Yesterday we shivered as we spoke.
Today, loosening our fingers we say
“Yesterday was terrifying”
but tighten our fingers again
as, hidden by clouds,
invisible machines
test their wings in waiting.

flaming

I wrote this nearly 31 years ago, the day after the bombing of Tripoli. I can remember what triggered this, as I looked up from washing up in a cafe and out of the window, afraid that the bombing in Libya would escalate. I’d like to pretend 31 years was before I was born but actually I was a very young adult starting out in life, despairing at what was happening in my world and potentially in my name. This may not be the best written poem but it was heartfelt. How sad that as my children enter adulthood, nothing whatsoever has changed and the threats they face in fact may be directly connected.

Words and photograph copyright 2017 by Paula Harmon. All rights belong to the author and material may not be copied without the author’s express permission

Twas the Night Before Christmas

Twas the night before Christmas and all through the barn,
The rafters were festooned with fine silken yarn.
The spiders had woven their intricate lace
And fireflies like fairy lights lit up the place.
Thus the barn looked so festive yet down in the hay
A girl dressed in nothing but rags and tears lay
Cast out in the cold with no friend to stand by
She wept without hope and waited to die.
Her warmth ebbed away as the source of her shame,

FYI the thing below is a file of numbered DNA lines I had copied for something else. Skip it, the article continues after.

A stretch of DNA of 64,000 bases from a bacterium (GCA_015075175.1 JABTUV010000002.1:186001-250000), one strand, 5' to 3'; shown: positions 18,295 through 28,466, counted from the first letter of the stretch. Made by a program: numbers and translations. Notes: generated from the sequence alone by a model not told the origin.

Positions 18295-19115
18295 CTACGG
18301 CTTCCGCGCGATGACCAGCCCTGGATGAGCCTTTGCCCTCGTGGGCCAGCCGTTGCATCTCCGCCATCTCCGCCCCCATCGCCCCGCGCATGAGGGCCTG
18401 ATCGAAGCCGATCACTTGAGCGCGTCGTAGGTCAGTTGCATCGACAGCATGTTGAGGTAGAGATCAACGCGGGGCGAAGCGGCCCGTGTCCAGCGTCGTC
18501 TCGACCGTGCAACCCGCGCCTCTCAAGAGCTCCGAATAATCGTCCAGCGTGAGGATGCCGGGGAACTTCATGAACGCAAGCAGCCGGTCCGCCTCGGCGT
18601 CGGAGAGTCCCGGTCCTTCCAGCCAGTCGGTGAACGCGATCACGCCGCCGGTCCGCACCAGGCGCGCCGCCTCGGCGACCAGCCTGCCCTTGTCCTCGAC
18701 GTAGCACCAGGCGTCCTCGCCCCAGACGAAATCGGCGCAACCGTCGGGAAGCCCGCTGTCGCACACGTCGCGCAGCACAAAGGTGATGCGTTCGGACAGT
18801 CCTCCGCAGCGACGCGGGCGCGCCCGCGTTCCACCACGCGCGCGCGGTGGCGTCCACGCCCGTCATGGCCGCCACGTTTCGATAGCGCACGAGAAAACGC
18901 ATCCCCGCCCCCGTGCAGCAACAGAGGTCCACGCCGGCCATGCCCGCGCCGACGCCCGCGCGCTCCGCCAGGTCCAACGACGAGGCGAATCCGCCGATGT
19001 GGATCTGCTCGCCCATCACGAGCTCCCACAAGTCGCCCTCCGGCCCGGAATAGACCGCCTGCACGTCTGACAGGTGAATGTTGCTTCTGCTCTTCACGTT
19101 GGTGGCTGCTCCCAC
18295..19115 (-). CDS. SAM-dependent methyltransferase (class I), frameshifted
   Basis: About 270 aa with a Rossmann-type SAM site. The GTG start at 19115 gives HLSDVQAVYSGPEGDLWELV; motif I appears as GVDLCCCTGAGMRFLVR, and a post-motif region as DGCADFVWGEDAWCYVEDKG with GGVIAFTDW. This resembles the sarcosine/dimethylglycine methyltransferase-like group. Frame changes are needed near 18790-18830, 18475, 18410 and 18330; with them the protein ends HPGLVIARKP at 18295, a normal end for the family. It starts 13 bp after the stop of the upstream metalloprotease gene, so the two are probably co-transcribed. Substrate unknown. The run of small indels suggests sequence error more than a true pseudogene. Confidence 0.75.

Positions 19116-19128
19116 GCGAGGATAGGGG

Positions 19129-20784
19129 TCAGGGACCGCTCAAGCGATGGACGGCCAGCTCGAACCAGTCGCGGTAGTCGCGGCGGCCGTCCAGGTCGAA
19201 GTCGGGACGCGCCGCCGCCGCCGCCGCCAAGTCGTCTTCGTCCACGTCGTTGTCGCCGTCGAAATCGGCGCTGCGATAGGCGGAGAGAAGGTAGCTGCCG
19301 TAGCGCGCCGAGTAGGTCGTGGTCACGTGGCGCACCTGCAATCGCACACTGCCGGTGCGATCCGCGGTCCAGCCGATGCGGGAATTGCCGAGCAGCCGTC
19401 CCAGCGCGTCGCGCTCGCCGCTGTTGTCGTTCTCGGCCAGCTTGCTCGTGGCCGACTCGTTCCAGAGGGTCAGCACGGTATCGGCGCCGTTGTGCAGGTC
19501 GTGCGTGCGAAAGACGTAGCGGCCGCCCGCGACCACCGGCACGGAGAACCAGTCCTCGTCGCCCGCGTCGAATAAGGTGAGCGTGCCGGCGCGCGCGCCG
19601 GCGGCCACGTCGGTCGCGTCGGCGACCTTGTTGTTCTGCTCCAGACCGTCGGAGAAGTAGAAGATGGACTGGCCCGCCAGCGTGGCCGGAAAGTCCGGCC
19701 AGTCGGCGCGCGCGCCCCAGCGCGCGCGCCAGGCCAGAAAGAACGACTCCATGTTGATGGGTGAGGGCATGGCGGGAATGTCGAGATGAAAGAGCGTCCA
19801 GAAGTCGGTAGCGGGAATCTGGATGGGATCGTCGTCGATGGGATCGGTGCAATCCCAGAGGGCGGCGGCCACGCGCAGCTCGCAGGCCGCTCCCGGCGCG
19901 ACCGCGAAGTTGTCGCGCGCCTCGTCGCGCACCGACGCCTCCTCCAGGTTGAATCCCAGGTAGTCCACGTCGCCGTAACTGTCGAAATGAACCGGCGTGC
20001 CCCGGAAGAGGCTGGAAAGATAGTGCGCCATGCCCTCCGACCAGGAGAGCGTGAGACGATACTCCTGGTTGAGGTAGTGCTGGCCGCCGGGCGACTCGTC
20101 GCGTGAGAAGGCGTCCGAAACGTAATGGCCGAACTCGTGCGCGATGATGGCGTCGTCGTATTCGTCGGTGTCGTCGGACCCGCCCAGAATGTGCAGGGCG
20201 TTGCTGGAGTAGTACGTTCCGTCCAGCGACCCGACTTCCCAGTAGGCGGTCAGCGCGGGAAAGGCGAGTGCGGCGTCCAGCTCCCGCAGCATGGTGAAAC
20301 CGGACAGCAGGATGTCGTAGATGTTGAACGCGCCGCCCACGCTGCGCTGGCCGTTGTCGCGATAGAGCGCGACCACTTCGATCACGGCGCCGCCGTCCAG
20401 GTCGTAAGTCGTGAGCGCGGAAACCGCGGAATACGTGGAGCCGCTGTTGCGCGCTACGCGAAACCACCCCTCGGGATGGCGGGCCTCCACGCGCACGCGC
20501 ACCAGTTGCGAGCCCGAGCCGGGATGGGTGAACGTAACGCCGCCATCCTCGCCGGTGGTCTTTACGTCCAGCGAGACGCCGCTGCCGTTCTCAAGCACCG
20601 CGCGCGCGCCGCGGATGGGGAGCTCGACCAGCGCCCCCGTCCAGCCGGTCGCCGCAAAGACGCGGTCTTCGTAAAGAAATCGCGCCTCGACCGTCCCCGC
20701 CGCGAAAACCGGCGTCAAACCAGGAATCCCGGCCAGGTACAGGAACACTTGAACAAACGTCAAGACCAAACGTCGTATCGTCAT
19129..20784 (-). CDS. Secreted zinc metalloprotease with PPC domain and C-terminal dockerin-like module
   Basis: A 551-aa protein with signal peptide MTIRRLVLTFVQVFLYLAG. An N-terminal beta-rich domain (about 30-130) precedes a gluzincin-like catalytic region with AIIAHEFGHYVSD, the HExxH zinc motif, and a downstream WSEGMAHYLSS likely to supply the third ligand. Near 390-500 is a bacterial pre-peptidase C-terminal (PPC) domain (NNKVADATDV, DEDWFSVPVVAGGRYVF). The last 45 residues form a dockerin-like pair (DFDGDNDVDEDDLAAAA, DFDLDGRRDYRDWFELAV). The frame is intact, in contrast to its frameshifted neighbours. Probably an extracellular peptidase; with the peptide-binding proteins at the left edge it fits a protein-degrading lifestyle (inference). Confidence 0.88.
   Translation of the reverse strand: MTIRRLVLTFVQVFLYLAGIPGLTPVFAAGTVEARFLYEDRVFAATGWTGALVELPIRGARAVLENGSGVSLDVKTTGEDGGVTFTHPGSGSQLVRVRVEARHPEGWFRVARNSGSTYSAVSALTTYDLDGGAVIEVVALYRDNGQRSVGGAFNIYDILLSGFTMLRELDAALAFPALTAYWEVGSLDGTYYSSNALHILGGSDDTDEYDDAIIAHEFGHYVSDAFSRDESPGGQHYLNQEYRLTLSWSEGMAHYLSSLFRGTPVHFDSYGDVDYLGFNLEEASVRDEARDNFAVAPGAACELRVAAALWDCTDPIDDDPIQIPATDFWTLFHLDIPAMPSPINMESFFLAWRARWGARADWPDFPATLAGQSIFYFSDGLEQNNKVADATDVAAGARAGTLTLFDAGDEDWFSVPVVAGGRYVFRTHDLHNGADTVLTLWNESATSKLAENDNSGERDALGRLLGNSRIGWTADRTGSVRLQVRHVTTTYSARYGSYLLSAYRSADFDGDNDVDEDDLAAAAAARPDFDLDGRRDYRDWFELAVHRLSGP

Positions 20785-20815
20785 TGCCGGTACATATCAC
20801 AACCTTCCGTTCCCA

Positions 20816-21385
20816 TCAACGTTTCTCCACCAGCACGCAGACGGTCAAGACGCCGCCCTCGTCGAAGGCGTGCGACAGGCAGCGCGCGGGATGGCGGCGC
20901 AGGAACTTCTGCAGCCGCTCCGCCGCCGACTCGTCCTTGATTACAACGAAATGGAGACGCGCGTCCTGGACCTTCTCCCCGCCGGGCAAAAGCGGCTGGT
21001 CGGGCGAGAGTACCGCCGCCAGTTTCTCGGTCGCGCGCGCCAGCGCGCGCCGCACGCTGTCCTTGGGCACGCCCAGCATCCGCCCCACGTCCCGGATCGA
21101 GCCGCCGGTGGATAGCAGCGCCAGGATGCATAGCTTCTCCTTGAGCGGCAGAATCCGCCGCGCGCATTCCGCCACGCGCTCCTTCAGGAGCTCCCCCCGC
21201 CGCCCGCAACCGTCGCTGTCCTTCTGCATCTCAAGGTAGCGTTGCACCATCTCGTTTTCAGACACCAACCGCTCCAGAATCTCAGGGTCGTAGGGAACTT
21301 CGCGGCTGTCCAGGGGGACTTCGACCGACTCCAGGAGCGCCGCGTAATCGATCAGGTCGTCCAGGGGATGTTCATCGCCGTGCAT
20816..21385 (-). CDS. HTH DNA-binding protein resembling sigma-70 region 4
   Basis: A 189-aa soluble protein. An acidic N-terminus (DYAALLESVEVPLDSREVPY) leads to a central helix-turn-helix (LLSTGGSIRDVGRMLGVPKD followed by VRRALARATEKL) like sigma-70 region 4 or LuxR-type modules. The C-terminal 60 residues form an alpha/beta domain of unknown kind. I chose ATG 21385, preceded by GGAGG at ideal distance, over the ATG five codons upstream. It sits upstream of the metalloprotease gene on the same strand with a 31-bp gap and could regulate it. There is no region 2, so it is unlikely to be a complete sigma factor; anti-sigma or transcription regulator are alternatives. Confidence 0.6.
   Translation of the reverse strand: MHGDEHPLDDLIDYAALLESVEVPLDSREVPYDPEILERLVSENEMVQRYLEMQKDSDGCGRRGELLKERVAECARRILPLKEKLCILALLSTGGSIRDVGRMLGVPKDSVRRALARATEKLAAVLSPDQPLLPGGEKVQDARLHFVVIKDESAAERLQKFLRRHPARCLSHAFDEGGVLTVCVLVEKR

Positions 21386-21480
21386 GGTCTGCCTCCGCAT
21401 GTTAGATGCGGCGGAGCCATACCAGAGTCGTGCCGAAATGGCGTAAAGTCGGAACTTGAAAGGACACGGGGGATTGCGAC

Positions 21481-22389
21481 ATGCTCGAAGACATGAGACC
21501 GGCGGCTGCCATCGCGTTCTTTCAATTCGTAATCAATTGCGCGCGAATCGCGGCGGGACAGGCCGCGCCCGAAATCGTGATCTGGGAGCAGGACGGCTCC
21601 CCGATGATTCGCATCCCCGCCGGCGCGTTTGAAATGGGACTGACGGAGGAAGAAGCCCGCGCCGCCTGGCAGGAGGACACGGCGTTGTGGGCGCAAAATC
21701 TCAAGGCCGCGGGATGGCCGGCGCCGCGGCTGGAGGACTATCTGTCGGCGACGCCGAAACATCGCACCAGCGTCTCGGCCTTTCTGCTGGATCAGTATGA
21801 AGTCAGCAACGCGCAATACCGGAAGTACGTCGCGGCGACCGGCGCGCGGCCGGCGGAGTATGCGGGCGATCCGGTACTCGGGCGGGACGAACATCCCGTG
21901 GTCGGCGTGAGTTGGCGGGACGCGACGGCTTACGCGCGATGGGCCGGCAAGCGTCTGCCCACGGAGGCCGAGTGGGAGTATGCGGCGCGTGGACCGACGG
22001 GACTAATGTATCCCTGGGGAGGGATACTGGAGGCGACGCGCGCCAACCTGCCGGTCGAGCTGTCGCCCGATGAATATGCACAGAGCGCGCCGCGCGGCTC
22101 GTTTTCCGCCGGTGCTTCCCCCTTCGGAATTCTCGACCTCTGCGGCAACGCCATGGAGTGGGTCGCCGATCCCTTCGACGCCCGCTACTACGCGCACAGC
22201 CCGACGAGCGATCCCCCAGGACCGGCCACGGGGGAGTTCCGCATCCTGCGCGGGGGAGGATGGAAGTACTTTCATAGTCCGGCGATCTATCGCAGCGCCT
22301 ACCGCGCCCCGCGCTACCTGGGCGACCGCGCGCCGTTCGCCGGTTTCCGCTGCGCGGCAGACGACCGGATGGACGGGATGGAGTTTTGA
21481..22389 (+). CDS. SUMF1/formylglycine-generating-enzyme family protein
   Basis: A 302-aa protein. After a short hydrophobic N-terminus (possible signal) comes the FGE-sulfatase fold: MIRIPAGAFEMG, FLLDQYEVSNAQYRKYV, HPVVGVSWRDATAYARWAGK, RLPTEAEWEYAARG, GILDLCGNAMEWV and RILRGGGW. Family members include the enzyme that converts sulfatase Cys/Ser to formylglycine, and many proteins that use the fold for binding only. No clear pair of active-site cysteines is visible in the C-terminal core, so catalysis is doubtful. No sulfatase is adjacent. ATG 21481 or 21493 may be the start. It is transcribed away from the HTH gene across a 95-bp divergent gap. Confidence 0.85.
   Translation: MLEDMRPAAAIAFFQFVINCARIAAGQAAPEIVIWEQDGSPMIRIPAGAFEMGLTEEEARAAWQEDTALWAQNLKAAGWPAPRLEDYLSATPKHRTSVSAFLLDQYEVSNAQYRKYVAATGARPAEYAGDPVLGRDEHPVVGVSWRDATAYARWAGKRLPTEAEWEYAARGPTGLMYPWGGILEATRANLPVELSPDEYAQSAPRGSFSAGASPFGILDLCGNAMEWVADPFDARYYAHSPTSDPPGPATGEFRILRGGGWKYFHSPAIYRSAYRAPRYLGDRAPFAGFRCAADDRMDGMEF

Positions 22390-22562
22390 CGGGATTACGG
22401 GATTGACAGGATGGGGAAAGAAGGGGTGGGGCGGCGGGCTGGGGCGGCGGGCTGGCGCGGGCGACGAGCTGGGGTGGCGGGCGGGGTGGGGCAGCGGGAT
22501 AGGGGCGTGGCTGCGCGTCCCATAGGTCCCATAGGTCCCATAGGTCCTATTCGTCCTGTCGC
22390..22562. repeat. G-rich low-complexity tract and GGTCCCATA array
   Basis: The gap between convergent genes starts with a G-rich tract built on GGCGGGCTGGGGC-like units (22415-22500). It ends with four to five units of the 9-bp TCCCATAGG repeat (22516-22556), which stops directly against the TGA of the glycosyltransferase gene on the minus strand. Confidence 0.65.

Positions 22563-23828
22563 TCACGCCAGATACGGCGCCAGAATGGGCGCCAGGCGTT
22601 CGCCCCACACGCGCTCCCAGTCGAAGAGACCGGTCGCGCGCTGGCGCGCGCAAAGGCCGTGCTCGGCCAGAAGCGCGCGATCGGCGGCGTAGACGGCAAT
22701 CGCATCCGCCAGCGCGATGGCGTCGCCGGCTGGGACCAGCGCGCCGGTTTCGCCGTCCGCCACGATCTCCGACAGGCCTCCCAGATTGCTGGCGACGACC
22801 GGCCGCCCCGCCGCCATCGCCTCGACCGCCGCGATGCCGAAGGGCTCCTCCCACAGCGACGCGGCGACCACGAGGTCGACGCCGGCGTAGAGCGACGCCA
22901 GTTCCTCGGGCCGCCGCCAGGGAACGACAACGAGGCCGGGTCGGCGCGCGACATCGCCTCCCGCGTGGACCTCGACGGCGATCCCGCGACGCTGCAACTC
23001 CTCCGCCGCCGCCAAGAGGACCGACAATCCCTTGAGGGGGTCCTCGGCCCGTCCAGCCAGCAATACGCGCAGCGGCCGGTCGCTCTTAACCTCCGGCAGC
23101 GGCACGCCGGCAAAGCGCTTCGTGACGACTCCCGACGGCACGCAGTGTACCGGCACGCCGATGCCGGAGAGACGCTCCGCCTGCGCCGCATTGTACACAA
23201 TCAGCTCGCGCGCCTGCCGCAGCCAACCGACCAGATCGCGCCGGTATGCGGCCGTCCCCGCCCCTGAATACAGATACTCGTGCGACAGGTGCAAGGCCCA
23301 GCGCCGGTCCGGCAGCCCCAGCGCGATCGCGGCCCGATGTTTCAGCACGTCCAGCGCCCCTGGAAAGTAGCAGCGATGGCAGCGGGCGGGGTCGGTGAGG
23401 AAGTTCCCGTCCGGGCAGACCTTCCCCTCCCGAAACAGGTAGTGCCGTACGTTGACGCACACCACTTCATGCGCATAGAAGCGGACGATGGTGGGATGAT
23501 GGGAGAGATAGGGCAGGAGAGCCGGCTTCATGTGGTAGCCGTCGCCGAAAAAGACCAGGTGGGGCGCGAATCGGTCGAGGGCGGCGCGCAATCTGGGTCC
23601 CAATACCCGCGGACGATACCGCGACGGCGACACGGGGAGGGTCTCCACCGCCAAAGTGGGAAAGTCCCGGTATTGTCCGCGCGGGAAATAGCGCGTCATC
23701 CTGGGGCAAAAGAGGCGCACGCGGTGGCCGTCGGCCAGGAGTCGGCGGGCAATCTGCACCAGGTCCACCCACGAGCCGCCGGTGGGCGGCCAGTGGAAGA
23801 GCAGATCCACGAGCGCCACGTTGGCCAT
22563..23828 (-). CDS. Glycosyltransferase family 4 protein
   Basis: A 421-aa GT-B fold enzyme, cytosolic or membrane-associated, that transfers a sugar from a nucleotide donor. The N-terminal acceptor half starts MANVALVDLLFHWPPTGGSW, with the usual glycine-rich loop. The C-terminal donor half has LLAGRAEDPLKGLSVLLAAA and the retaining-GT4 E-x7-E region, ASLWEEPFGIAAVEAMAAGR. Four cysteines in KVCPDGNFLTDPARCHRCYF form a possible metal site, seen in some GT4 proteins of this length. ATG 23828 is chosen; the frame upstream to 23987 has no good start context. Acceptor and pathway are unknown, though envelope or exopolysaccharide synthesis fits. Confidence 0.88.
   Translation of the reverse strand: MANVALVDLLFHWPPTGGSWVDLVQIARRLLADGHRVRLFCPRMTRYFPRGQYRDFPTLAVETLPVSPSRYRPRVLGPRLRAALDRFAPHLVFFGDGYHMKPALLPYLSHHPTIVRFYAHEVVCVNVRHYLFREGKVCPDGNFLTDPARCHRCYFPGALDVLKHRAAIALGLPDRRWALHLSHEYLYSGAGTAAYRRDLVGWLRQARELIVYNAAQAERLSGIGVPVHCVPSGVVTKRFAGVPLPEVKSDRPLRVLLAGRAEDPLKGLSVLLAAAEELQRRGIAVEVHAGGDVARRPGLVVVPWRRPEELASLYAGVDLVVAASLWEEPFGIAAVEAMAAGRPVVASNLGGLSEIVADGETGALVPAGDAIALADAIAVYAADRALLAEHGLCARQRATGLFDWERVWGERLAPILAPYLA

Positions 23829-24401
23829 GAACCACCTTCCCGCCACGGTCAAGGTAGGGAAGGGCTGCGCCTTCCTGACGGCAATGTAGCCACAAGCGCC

She clasped to her heart, a mere babe without name.
Her lover was false and her trust he’d betrayed
And her parents had spurned her, this poor desperate maid.
So in her last hours she’d trudged through the snow
And entered the barn with its welcoming glow.
And that’s where he found them, the farmer so old,
And carried them into the house from the cold.
And called to his wife to bring blankets and tea
And said, “Here’s the wonder we long wished to see,
“We yearned for a child as months turned into years
“Till time took our hope and wasted our tears
“And now in midwinter our dreams have come true
“Not one child we’re given, for here there are two!”

twas-poster

Words and photograph copyright 2016 by Paula Harmon. All rights belong to the author and material may not be copied without the author’s express permission

I entered a competition to write a poem continuing the first line and this is the result. The prize was a poster made especially for the poem and “The Grubdale Chronicles” by Michael Williams). Much to my surprise, I won first prize !

Four a.m.

Yet again, despairing, I wake at four
Hoping this time the lava of oblivion
Will overwhelm the vortex of my thoughts
Spinning in chaos at this burgling hour.

Outside from house to house invaders peak
Easing open windows, doors
Armed with picks, crowbars and ill-intent
Burglars sneak.

In nurseries, dream-fogged people creep
Feeding, rocking, soothing
Those soft and milky balls of want and fear
Burgling sleep.

Elsewhere, people pause in jaws of death
Frail pulses beat, hands clasp, tears run
Exhaustion flutters in vain against the foe
Who burgles breath.

And in my mind, these thoughts won’t cease
Fears, anger, confusion whirl with draining force
Worry forces entry into sleep
Burgling peace.

vortex

Words and photograph copyright 2016 by Paula Harmon. All rights belong to the author and material may not be copied without the author’s express permission